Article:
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Partition Tolerance and Data Consistency in Structured Overlay Networks
RISE, Swedish ICT, SICS, Computer Systems Laboratory. School of Information and Communication Technology.
Number of Authors: 1
2013 (English)Doctoral thesis, monograph (Other academic)
Abstract [en]

Structured overlay networks forma major class of peer-to-peer systems, which are used to build scalable, fault-tolerant and self-managing distributed applications. This thesis presents algorithms for structured overlay networks, on the routing and data level, in the presence of network and node dynamism. On the routing level, we provide algorithms for maintaining the structure of the overlay, and handling extreme churn scenarios such as bootstrapping, and network partitions and mergers. Since any long lived Internet-scale distributed system is destined to face network partitions, we believe structured overlays should intrinsically be able to handle partitions and mergers. In this thesis, we discuss mechanisms for detecting a network partition and merger, and provide algorithms for merging multiple ring-based overlays. Next, we present a decentralized algorithm for estimating the number of nodes in a peer-to-peer system. Lastly, we discuss the causes of routing anomalies (lookup inconsistencies), their effect on data consistency, and mechanisms on the routing level to reduce data inconsistency. On the data level, we provide algorithms for achieving strong consistency and partition tolerance in structured overlays. Based on our solutions on the routing and data level, we build a distributed key-value store for dynamic partially synchronous networks, which is linearizable, self-managing, elastic, and exhibits unlimited linear scalability. Finally,we present a replication scheme for structured overlays that is less sensitive to churn than existing schemes, and allows different replication degrees for different key ranges that enables using higher number of replicas for hotspots and critical data.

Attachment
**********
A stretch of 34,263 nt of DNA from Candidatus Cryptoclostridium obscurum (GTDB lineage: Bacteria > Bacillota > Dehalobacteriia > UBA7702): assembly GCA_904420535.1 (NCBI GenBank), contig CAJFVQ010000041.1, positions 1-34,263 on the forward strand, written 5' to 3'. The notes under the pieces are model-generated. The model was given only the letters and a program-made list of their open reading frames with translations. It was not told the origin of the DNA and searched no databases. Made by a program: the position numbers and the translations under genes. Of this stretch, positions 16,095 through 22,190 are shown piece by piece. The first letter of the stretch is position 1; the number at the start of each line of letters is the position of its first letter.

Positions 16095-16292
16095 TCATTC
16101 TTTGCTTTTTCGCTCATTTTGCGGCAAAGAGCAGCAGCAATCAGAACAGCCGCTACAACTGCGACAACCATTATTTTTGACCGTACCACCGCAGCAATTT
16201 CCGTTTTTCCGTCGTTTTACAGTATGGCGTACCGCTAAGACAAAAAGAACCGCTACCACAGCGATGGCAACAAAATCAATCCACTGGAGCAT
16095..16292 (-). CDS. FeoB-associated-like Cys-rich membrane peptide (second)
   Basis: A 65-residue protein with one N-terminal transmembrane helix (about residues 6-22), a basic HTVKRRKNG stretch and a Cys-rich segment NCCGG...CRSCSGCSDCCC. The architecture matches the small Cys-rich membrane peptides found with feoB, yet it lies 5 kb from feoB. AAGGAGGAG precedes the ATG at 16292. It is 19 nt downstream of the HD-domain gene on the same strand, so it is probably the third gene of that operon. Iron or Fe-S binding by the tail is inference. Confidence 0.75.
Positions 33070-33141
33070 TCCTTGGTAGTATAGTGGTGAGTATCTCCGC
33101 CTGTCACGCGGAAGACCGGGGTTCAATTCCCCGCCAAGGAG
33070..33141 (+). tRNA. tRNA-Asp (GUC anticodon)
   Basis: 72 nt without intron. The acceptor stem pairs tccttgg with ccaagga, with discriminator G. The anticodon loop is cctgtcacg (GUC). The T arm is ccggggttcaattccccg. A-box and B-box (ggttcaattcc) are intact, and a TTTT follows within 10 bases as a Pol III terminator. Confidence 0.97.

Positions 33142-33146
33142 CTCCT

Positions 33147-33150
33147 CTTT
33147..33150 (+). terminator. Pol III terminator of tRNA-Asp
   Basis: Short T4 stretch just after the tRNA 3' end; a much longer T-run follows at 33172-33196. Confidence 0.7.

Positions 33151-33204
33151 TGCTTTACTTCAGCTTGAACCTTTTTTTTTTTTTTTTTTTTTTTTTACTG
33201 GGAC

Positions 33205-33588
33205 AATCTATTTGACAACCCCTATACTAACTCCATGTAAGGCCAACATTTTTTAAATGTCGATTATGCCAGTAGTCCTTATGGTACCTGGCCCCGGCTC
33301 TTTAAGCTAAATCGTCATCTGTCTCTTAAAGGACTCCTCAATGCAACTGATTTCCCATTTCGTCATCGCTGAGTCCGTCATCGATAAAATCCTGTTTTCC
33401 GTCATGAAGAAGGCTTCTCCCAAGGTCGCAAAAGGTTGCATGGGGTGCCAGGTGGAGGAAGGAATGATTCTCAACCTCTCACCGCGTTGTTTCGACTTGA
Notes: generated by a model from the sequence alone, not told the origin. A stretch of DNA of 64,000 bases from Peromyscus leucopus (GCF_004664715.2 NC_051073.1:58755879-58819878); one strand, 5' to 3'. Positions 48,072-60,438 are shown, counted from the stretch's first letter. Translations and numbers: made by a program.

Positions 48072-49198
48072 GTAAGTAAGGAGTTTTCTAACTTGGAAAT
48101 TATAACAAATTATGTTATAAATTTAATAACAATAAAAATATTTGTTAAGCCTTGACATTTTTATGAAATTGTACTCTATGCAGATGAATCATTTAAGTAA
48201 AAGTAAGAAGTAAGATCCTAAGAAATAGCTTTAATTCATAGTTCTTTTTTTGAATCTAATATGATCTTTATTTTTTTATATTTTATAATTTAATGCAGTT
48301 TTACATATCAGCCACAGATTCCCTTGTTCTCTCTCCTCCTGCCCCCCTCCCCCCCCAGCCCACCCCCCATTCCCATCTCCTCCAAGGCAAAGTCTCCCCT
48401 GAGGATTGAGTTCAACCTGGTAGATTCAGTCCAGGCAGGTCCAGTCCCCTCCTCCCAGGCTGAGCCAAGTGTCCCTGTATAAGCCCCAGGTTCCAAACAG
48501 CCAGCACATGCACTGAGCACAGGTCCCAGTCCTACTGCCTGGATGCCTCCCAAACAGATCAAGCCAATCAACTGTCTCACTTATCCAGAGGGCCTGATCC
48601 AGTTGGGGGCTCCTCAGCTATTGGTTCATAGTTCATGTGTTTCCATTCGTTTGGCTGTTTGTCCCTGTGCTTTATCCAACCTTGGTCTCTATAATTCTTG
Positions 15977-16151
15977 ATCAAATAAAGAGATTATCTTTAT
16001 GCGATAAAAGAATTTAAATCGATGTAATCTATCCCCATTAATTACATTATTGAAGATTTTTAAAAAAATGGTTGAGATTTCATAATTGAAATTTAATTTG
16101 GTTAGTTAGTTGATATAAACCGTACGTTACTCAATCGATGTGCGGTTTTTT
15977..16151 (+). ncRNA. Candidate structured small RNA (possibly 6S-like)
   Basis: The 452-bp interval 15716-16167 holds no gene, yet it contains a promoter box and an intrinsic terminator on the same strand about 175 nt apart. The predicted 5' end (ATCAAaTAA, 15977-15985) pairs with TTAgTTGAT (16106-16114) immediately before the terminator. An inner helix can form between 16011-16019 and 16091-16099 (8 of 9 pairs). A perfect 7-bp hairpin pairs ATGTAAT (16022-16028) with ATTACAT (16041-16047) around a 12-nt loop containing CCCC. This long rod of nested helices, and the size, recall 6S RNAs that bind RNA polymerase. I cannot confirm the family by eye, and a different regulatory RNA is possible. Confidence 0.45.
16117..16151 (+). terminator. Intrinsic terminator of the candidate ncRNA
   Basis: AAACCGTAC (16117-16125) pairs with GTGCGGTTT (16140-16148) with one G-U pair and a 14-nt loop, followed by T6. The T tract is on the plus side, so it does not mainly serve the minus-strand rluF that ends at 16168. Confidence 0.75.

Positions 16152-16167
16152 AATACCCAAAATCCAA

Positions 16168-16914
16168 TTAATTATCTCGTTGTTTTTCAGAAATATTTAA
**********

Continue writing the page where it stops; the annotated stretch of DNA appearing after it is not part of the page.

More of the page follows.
Place, publisher, year, edition, pages
2013, 11.
SICS dissertation series, ISSN 1101-1335
National Category
Computer and Information Science
URN: urn:nbn:se:ri:diva-24222ISBN: 978-91-7501-725-9 (print)OAI: diva2:1043302
Available from: 2016-10-31 Created: 2016-10-31 Last updated: 2016-10-31

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